Gina Haspel, President Trump’s pick to run the CIA, is expected to field tough questions Wednesday during her confirmation hearing before the Senate intelligence committee, as many officials in her corner provide glowing endorsements of the woman who spent decades as a career undercover spy.
Haspel, 61, is expected to say that if she is confirmed by the Senate, the spy agency will not restart a detention and harsh interrogation program like the one used to get terror subjects to talk after 9/11 — which generated controversy worldwide.
She will say: “Our strategy starts with strengthening our core business: collecting intelligence to help policymakers protect our country and advance American interests around the globe. It includes raising our investment against the most difficult intelligence gaps, putting more officers in the foreign field where our adversaries are, and emphasizing foreign language excellence. And, finally, it involves investing in our partnerships — both within the U.S. government and around the globe.”
In other excerpts, Haspel pledges to work closely with the Senate oversight committee. And, she says there has been an outpouring of support from young women at the CIA who hope she becomes the first woman to run the agency.
Many former top intelligence officials also praise her 33-year tenure at the agency in foreign and domestic assignments.
“She has served in some really tough places, high-risk hardship posts, and has performed some extraordinary operations,” former CIA official Henry “Hank” Crumpton, who was Haspel’s boss in the agency’s National Resources Division, told The Washington Post.
As The Hill reported, 36 former CIA chiefs, intelligence community leaders and lawmakers signed a letter of endorsement to the Senate Intelligence Committee, calling her “a critical asset for our nation at this time in our history... when our intelligence community is under significant pressure at home and abroad.”
The letter reiterated that although “Haspel was often called upon to make tough choices and to work on matters that some find deeply controversial ... she did so with dedication and commitment to the cause of freedom, democracy, and the rule of law.”
Meantime, dozens of defenders from both parties have pulled out the stops to support her nomination process, as Fox News previously reported.
The White House released talking points Tuesday night ahead of the confirmation hearing insisting that “Haspel has served her nation honorably and acted legally,” and that any objections were putting political interests ahead of national security and her tenure of defending Americans.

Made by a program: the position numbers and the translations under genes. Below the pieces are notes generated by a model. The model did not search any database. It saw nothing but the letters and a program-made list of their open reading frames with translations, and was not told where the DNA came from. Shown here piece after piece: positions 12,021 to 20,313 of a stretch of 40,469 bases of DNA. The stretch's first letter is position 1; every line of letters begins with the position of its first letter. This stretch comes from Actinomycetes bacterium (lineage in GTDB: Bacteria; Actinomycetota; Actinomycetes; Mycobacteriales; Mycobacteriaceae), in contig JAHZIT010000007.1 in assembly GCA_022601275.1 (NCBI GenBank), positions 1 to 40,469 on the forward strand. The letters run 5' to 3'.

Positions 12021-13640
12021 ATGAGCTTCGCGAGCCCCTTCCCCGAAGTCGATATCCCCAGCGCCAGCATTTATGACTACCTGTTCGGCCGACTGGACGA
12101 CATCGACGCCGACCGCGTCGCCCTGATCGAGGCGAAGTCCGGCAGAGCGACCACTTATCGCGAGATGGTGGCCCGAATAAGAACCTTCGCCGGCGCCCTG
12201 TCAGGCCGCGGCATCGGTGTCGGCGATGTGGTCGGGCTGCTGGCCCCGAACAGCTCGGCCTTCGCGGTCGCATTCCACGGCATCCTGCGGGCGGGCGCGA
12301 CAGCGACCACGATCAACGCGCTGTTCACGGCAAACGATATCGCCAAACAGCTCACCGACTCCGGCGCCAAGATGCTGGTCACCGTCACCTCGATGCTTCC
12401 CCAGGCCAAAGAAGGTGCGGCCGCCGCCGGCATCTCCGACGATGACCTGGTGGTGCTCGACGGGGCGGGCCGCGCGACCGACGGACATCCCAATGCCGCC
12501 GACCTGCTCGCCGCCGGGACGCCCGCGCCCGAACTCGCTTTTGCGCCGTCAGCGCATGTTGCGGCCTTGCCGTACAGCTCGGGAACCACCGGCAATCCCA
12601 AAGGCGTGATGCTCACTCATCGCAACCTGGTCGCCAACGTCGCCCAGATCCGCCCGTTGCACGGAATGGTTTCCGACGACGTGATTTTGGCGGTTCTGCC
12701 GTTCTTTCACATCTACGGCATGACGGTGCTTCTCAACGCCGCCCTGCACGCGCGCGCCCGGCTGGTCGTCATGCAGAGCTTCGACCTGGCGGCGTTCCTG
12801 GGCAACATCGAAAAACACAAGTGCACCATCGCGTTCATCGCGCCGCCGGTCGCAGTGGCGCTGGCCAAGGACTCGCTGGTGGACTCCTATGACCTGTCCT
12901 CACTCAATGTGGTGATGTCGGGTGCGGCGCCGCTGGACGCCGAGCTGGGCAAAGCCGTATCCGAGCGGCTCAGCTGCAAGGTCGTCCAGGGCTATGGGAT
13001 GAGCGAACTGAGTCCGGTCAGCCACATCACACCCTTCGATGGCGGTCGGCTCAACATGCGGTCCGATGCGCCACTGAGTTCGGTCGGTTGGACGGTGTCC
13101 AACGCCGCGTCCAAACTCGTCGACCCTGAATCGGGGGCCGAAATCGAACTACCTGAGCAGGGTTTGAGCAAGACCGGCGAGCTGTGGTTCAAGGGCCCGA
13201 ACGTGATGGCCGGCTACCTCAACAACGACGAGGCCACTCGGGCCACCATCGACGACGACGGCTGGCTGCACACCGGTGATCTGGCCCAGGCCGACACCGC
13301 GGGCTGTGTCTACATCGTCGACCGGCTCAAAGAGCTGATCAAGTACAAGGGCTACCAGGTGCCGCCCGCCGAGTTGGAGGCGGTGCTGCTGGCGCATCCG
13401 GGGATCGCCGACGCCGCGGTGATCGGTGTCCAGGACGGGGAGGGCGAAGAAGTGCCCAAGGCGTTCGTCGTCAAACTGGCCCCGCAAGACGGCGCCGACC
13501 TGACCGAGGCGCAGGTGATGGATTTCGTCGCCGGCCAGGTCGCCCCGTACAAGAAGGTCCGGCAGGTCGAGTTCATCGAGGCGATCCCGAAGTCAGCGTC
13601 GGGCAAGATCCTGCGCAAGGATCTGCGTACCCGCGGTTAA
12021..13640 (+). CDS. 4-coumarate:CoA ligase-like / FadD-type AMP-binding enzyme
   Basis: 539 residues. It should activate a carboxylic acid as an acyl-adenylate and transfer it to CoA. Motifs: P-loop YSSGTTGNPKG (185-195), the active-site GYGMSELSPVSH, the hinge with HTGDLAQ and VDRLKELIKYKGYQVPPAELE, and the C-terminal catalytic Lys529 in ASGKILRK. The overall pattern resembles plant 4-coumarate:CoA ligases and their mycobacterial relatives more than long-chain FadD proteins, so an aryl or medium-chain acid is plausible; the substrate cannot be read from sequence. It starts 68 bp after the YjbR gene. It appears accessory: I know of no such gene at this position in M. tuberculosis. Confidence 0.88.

Quoting her backers from the intelligence community, the White House called Haspel the best choice to safeguard the U.S. — “a woman of integrity” with a “high moral character,” who is “unfailingly honest” and “committed to the rule of law.”
“She’s never lobbied for a job,” one of her former CIA bosses said in The Post. “The jobs searched for her.”
At the hearing Haspel is expected to face a grilling from senators who want details of her connections to the controversial “enhanced interrogation” program, which critics have called torture.
Critics have argued that while U.S. military personnel had been punished for human rights abuses at Abu Ghraib prison in Iraq and elsewhere, few intelligence professionals during previous administrations were reprimanded for their activities with the detention and interrogation program that had been approved by the White House and reviewed and approved by the Justice Department.
Last month, the CIA released a memo showing Haspel was cleared of wrongdoing in the destruction of videotapes at a covert detention site in Thailand, after her boss dispatched the order in 2005. The memo, written in 2011, summarizes a disciplinary review conducted by then-CIA Deputy Director Mike Morell. He said that while Haspel was one of the two officers “directly involved in the decision to destroy the tapes,” he “found no fault” with what she did.
As the hearing nears, Haspel’s critics have stepped up their opposition, arguing that anyone who willingly participated in one of the CIA’s darkest chapters should not be at the helm of the spy agency. They’ve argued that having Haspel as the face of U.S. intelligence would undercut America’s effort to champion human rights.
A confirmation of Haspel could be interpreted overseas as implicit approval of a harsh detention and interrogation program, Robert Ford, former U.S. ambassador to Syria and fellow at the Middle East Institute in Washington, said.
Republican Sen. Tom Cotton refuted oppositional claims in a commentary in Fox News. “Instead of demonstrating a troubling tendency to go rogue, Haspel’s tenure shows a fierce dedication to the CIA’s mission and to keeping this country safe,” the Arkansas senator wrote.
The Associated Press contributed to this report.